“Think about how you’re feeling when you sit down in the driver’s seat,” Nemerovski says. “You’re carrying a lot of that pent-up anger and tension and a lot of that isn’t to our awareness and you get into the car and your stress level is already high.”
2. Think about how you react.
While you can’t predict when someone will cut you off (especially with regards to taxis), you can train your reactions. Whether you’re a yeller, horn-slammer or tailgater, these physical manifestations of anger all stem from sensing a breach of territory. “People use the vehicle, either intentionally or mindlessly, to punish or communicate to another driver that they feel violated,” Nemerovski explains. “That’s the key message that anger gives us: We feel physically threatened, we feel like something’s been taken away from us.”
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Instead of lashing out, try to slow the anger down. Identifying why you’re upset in the first place can help your internal reasoning and future actions, remain purposeful and not impulsive. (Think: “This person cut me off and that’s why I’m mad. Let me diffuse,” rather than “I’m annoyed so I’ll tailgate this guy to show him what’s up.”)
This will help lessen the likelihood of engaging with other drivers, which could escalate to accidents or fights off the road, which have major consequences. “I’m a fan of tinted windows,” Dr Albrecht says. “Don’t make eye contact if you don’t have to. Focus on your driving, don’t look over and make faces.”
3. Be community-minded.
People are, by nature, selfish drivers. We’re thinking about where we have to go and the fastest way to get there. But here’s a radical thought: If we changed perspectives to be more sympathetic of other drivers’ situations – maybe they’re late for a flight, have a family emergency – we’d be a little more forgiving, and not as quick to yell a few profanities.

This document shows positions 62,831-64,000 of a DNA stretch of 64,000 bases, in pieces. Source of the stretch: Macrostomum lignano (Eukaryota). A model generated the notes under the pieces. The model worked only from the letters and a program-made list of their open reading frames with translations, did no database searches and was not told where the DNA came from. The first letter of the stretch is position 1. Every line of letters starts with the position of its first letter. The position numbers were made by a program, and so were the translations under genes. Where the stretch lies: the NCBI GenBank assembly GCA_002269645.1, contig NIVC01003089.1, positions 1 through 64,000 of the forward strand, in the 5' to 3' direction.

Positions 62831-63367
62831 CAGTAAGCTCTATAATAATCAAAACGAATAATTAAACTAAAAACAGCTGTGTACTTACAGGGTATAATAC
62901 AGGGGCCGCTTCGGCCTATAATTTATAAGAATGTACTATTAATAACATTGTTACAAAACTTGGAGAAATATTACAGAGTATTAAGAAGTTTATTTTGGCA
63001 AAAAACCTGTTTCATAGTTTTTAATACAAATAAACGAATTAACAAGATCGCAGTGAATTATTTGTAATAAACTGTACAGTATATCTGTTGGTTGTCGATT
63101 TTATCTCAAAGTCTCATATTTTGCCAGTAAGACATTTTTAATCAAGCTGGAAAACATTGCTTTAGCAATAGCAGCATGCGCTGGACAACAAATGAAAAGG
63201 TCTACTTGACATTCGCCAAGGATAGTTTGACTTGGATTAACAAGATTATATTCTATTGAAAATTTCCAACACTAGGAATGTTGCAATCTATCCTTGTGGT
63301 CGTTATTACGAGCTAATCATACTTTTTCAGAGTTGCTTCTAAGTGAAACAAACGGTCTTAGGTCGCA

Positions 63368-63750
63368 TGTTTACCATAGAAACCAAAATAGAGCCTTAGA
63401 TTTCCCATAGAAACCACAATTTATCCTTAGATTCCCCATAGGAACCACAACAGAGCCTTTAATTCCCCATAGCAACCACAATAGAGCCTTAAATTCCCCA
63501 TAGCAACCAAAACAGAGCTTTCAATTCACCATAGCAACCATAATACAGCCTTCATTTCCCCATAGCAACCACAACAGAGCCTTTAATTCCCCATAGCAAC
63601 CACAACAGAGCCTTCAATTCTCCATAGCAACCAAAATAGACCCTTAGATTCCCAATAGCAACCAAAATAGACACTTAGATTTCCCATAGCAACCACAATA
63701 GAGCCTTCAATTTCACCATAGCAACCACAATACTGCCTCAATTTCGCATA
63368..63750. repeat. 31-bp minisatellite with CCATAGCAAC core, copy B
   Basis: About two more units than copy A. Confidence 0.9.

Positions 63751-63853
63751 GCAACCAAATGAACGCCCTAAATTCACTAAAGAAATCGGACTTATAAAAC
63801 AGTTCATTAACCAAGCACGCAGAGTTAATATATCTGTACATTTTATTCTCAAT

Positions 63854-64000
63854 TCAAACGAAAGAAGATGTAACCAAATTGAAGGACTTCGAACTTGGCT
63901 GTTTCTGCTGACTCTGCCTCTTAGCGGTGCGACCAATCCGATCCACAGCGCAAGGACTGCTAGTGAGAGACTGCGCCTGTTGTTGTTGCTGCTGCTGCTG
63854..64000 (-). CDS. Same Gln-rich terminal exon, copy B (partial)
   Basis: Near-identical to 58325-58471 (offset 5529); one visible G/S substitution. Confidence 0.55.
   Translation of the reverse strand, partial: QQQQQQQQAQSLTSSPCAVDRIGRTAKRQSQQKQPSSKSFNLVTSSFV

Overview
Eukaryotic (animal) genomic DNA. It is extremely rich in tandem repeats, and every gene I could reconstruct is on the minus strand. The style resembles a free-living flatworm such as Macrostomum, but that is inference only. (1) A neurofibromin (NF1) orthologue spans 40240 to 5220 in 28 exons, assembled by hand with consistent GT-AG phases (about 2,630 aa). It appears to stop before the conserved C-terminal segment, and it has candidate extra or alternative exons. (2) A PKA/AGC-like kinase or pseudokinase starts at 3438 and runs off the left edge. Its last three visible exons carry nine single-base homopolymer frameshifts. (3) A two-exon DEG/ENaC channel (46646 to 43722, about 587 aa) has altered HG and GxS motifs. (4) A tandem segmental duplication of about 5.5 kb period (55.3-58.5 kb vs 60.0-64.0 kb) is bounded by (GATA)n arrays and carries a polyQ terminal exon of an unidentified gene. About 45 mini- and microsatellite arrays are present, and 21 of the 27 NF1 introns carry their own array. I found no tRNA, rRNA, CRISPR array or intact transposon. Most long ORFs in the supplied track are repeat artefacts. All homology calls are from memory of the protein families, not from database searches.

“The perspective-taking makes people more human, more a part of the community,” says Nemerovski. “When you denigrate other people, you’re making them much different than you and you’re making their life less valuable than yours.”
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Of course, if the behaviour is dangerous, Dr Albrecht says to continue driving, to take the next exit or altering your route, and calling the authorities or the “How’s my driving” number if it’s a company vehicle.
4. Focus on your own driving.
Don’t be the guy who pinballs back and forth between lanes. Use your indicators, avoid tailgating and don’t text and drive. Basically, don’t feel entitled to do what you want just because you’re in a rush. If there’s one thing you can control, it’s your own driving, says Dr Albrecht, “Let other people be and do your thing.”
5. Get help.
If you struggle with road rage, chances are you struggle with controlling your anger in other areas of life as well. If you’d like to find a healthcare provider or support group in your area, get Googling and some are sure to pop up.
This article was originally published on www.menshealth.com